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### Simulating Sound Waves

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Date: 10/27/2000 at 06:21:36
From: Geoff Kay
Subject: Graphing the sound wave

Dr. Math,

I cannot find any way of creating an equation that would (using a
graphing program) simulate the basic structure of the sound wave. By
this I mean a wave with a host of different amplitudes at different
locations. In particular, I am after a wave that will reach a maximum
(identical) height every seventh crest. Can this be done? Can you
help?
```

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Date: 10/27/2000 at 12:38:45
From: Doctor Rick
Subject: Re: Graphing the sound wave

Hi, Geoff, I'll be glad to help.

Sound waves are a sum (or "superposition") of sinusoidal waves of
different frequencies as well as amplitudes. The waveform you are
seeking can be formed in two ways.

One, the easiest to comprehend, is a product of sinusoids, one varying
more slowly and constituting, in effect, the varying amplitude of the
other. Thus,

x(t) = sin(2*pi*t/T)*cos(2*pi*t/(14T))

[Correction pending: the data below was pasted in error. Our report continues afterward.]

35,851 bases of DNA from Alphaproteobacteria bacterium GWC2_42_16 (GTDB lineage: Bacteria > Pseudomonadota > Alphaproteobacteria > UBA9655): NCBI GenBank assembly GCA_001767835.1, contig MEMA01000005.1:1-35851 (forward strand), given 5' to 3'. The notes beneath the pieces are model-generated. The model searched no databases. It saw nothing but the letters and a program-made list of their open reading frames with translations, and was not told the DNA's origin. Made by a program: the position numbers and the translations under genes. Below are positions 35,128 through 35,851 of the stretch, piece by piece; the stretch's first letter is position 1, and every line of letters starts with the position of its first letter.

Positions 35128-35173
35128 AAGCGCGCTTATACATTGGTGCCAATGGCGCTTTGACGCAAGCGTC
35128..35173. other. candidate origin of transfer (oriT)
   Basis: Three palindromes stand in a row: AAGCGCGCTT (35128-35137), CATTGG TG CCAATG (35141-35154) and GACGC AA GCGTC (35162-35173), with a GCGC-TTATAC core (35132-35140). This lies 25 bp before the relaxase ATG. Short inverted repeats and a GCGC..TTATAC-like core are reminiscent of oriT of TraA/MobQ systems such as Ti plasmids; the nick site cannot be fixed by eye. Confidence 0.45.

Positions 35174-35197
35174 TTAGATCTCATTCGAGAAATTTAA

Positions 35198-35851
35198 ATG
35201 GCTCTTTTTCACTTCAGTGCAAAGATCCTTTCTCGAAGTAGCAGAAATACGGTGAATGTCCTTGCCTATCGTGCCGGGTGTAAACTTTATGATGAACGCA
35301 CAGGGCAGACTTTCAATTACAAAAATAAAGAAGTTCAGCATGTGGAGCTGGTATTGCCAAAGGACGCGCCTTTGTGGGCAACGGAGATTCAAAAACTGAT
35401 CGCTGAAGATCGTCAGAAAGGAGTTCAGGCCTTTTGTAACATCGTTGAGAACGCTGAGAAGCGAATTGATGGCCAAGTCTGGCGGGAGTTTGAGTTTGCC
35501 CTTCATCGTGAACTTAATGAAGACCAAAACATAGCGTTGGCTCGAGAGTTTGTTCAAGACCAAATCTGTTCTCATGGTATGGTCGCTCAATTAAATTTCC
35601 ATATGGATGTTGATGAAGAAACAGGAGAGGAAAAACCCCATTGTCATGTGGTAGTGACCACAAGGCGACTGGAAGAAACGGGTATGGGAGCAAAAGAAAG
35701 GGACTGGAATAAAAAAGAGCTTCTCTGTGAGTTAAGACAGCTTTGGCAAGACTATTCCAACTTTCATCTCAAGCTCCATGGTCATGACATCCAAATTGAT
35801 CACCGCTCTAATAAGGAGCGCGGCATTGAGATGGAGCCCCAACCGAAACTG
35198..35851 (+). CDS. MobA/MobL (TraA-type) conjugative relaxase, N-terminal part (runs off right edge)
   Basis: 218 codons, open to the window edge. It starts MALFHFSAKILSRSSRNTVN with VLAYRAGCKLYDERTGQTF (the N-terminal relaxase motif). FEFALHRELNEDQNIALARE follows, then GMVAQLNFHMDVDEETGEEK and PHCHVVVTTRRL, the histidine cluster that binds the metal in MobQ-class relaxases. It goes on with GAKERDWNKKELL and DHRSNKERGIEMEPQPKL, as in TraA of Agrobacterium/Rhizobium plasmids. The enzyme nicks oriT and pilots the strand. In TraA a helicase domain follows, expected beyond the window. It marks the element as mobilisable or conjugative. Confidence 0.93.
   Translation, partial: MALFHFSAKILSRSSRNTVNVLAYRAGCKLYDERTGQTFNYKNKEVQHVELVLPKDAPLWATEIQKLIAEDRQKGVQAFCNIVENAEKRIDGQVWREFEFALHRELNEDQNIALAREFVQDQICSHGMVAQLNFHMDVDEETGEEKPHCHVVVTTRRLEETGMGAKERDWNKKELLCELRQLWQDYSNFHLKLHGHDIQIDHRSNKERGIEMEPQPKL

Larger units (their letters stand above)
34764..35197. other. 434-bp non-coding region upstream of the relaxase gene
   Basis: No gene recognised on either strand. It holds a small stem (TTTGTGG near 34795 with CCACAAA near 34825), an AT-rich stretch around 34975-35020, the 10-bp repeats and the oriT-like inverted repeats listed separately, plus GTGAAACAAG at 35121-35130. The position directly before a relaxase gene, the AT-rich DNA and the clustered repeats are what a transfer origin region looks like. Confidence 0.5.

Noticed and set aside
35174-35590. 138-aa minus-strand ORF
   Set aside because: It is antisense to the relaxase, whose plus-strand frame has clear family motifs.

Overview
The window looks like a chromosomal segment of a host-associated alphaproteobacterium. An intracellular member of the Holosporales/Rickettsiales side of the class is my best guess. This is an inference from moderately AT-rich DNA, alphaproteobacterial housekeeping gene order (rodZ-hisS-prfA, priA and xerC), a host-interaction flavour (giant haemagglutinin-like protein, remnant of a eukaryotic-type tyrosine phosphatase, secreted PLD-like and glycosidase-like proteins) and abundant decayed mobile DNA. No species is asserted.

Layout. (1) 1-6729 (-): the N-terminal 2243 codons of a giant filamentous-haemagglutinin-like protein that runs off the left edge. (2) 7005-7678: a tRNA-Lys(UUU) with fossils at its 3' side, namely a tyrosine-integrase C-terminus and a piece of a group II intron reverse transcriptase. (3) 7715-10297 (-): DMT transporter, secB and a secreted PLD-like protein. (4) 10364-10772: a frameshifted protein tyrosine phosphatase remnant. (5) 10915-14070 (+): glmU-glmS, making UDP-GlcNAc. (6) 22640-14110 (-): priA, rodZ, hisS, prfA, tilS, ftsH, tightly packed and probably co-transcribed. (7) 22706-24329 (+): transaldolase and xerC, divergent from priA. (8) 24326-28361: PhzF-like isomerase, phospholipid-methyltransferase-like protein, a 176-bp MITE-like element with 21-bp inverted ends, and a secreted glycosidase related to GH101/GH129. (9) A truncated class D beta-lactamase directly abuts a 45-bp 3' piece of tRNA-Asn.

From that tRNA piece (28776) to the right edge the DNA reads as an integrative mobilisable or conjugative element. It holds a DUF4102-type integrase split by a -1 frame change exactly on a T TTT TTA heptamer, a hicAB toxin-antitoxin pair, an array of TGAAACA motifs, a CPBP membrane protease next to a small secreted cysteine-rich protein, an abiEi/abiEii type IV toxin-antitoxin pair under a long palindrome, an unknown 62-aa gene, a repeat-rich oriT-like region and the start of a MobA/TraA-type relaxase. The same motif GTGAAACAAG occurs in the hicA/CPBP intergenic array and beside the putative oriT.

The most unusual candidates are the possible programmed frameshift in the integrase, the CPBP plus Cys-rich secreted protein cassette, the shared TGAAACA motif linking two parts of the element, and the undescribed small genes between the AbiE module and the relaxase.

is a sinusoid of period T (the sine function), modulated by a sinusoid
with a period of 14T (the cosine function). Twice every 14 periods the
amplitude goes to zero. When the cosine rises to 1, the function x(t)
has maximum amplitude. When the cosine goes to -1, x(t) again has
maximum amplitude, but its phase is reversed. Thus, the peak of the
function occurs twice every 14 periods, or once every 7 periods, which
is what you were looking for.

The same signal can be obtained as a sum of sinusoids with similar
frequencies. Mathematically, this follows from the trigonometric
identity

sin(a) + sin(b) = 2*sin((a+b)/2)*cos((a-b)/2)

If we let

(a+b)/2 = 2*pi*t/T
(a-b)/2 = 2*pi*t/(14T)

and solve for a and b, we get

a = 2*pi*t/T*(1 + 1/14)
b = 2*pi*t/T*(1 - 1/14)

x(t) = (1/2)(sin(2*pi*t/(14T/15)) + cos(2*pi*t/(14T/13)))

This signal is half the sum of a sine and a cosine, whose frequencies
are in the ratio 15:13.

The second approach models the nature of sound waves as a
superposition, or sum, of sinusoids. In sound physics, the phenomenon
is called a "beat frequency": the sum of the two signals has an
amplitude that varies with a frequency equal to the difference in the
frequencies of the two signals. The frequencies of our signals are
13/(14T) and 15/(14T); the difference between these frequencies is
2/(14T) = 1/(7T), which is 1/7 the base ("carrier") frequency.

I hope this meets your needs.

- Doctor Rick, The Math Forum
http://mathforum.org/dr.math/
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Associated Topics:
High School Physics/Chemistry
High School Trigonometry

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